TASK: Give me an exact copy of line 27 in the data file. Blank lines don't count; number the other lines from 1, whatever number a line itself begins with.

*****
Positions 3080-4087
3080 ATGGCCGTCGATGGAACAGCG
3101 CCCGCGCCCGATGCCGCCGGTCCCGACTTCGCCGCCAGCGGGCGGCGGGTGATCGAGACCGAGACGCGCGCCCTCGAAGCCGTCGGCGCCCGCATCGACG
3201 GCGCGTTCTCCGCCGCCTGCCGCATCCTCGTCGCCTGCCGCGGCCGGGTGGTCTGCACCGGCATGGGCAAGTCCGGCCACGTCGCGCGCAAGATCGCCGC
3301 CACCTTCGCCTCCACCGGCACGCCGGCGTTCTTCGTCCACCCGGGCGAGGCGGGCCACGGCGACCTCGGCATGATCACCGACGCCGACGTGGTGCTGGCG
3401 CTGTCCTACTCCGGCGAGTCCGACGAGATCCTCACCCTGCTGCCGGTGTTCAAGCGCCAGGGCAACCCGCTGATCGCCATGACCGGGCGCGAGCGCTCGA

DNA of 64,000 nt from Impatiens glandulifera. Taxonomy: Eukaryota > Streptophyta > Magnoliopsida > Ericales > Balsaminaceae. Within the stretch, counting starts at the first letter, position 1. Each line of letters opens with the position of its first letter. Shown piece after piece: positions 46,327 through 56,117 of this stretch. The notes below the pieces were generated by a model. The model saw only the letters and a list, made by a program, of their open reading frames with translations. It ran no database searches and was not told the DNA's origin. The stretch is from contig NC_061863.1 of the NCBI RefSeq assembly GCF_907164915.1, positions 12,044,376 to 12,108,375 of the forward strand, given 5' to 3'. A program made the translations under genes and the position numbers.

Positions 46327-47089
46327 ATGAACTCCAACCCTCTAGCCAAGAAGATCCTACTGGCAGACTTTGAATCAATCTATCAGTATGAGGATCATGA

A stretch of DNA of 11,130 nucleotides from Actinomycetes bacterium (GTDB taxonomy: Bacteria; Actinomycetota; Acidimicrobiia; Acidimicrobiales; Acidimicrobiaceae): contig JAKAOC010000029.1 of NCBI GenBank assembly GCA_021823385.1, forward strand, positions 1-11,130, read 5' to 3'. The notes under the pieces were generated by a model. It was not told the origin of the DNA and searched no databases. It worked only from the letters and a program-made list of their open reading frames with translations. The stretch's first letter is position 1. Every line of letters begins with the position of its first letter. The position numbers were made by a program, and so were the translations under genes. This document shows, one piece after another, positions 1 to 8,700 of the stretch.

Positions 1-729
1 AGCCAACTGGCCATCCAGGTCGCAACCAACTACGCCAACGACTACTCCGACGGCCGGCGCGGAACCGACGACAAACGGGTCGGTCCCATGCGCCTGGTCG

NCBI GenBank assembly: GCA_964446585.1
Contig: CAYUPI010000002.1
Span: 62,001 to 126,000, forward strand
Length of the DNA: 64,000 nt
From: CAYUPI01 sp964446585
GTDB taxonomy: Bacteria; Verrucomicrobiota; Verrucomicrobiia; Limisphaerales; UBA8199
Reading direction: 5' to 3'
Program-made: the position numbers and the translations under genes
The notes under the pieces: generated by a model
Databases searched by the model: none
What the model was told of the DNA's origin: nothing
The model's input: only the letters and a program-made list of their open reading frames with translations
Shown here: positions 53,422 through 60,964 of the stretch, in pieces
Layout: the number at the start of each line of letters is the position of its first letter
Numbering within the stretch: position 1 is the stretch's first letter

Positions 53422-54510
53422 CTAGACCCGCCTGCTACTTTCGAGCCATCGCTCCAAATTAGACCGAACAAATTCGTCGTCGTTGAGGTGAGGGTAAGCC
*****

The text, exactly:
Numbering within the stretch: position 1 is the stretch's first letter